Criticism of the SRI .geo proposal
While I am in favour
of geolocated web services and content, I am not
convinced that this proposal
is the right approach. Its core benefit
may be as a marketing and publicity tool.
There is the need to address disputed cells, such as the Kashmir
region, oft disputed
between india and pakistan. Letting either or both
countries control that area
and icann/sri/geo foundation is taking sides
in a long standing dispute
the naming policy is clearly defined for machine generation
of domains, why bother
with a .geo TLD? Machines can just as easily use
subdomains of dotgeo.org during
a demonstration period.
3. Many existing web sites and services are implicitly
have a new heirarchy when a special geolocated UDDI registry would
4. I am concerned that the nameserver registration process
another way of generating revenue for registrys. A 'reasonable fee' for
single location would scale up to be very expensive for anyone serving
traffic or weather data for an entire continent. But keep the
fee low and you
encourage the virtual geode to be covered in spam
advertising for irrelevant content.
The whole dynamic update mechanism is still 'to be done'. That means
are applying for a TLD without apparently addressing many of
issues. Given some of the examples have near
constant update -e.g logging the
location of parts of a moving
production line- the proposal implies a rate of
change many orders of
magnitude more dynamic than standard registrys, even that
servers on a LAN. This will be hard to deliver on.
6. The billing scheme
fixes the amount the gTLD registrar charges
cell registrars ($0.15-0.50), which
prevents countries offering their
regions content at lower prices (as .UK and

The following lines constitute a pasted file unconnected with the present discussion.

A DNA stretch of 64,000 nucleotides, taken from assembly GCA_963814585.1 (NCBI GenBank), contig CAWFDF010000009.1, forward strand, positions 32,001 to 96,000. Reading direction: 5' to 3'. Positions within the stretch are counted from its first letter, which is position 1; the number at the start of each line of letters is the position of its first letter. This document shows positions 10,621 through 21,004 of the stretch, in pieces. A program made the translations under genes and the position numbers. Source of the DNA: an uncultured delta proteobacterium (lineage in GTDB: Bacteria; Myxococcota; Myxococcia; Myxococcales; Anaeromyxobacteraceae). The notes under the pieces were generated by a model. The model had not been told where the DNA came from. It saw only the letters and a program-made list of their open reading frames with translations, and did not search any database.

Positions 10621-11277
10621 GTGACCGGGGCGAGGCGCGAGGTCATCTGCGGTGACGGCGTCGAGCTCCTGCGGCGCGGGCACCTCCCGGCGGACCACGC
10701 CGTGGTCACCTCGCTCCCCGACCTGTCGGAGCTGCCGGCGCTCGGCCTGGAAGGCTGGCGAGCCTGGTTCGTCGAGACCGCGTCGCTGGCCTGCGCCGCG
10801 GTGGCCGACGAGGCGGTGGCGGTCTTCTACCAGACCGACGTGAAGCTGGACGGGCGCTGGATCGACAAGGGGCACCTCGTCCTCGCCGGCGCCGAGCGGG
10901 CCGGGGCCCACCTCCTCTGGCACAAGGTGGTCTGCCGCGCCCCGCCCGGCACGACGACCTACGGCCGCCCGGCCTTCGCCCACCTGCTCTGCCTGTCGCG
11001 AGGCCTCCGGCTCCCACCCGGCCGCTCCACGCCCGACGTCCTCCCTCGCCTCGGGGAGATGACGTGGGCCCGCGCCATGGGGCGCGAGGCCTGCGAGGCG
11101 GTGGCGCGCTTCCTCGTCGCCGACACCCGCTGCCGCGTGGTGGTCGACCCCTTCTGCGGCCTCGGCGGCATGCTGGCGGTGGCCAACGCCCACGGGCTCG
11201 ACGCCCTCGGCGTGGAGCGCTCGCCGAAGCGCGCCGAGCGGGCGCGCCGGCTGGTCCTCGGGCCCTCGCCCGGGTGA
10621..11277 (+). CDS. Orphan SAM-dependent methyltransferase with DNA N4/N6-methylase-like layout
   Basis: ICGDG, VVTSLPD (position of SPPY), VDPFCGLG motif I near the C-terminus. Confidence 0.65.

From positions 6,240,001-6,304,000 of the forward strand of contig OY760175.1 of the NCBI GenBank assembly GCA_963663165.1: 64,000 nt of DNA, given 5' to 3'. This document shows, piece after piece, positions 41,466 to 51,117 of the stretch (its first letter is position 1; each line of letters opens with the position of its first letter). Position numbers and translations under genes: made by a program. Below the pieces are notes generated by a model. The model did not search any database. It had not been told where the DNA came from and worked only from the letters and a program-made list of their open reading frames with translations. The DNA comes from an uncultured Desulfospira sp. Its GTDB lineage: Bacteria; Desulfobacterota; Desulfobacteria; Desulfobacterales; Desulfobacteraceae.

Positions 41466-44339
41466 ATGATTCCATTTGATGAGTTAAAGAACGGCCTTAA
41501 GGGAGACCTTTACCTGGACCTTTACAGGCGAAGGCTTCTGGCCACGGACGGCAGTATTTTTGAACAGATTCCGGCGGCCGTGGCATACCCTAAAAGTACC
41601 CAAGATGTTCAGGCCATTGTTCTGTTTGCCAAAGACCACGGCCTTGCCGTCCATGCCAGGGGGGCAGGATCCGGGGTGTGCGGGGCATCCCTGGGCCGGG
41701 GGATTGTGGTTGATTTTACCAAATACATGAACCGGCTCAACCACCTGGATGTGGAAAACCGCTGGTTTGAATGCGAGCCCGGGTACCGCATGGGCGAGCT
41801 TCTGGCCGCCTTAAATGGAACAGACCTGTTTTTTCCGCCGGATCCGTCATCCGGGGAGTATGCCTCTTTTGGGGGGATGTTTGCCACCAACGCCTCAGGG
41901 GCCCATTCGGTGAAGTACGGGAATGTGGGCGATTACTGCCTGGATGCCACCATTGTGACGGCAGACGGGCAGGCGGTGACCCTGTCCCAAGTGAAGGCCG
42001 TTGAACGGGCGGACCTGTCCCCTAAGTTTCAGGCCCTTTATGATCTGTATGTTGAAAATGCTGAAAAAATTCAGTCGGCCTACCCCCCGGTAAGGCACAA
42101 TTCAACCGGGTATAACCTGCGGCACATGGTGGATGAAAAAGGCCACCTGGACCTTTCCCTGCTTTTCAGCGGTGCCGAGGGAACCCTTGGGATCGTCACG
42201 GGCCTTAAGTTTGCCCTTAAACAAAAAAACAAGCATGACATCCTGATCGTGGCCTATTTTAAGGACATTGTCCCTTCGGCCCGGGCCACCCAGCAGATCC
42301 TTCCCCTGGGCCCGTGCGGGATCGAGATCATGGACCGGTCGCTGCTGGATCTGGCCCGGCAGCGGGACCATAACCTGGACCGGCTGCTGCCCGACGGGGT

.ZA do today).
7. In the detailed proposal one submits one's position to a geoserver
it returns relevant geodata. But there are many other context items
relevant in a search: velocity and bearing, user wants
"holidays") which are not included in the naming
scheme or the search terms: why
not? URLs like cinemas.n52w2.geo may
become valuable items.
One of the items
I provide in my spare time is geolocated data : my
favourite alpine hill climbs.
It is reasonably tourist centric for its
little niche? Would I put such 'amateur'
content in the .geo domain? Not
at $1-5 per registered point. The proposal is
not economic for larger
databases provided by amateurs -despite the fact that
a vast amount of
touring content is of that nature. Anyone supplying vast amounts
geolocated data may also have issues with the cost -offering at cost
to academic content would be critical to ensuring that .geo
does become the home
of all GIS data.
The issues I have with execution (need for a new protocol for
update of registry data, disputed territories, possible limited value
pure lat/long searches) can all be investigated without the need for a
TLD. Does SRI have a working prototype addressing these issues? If
they do so
then perhaps we can all be given access to it to see if it
addresses all of them.
summarise, I would like to reiterate that geolocated web information
can be of
profound benefit. But other I feel that unified geolocated
markup of existing
web sites will benefit everyone without the need to
fork off geolocation into
a separate heirarchy. If that is what is
needed for every 'complex' search term,
then all work on the semantic
web might as well be stopped right now, because
clearly it is obsolete.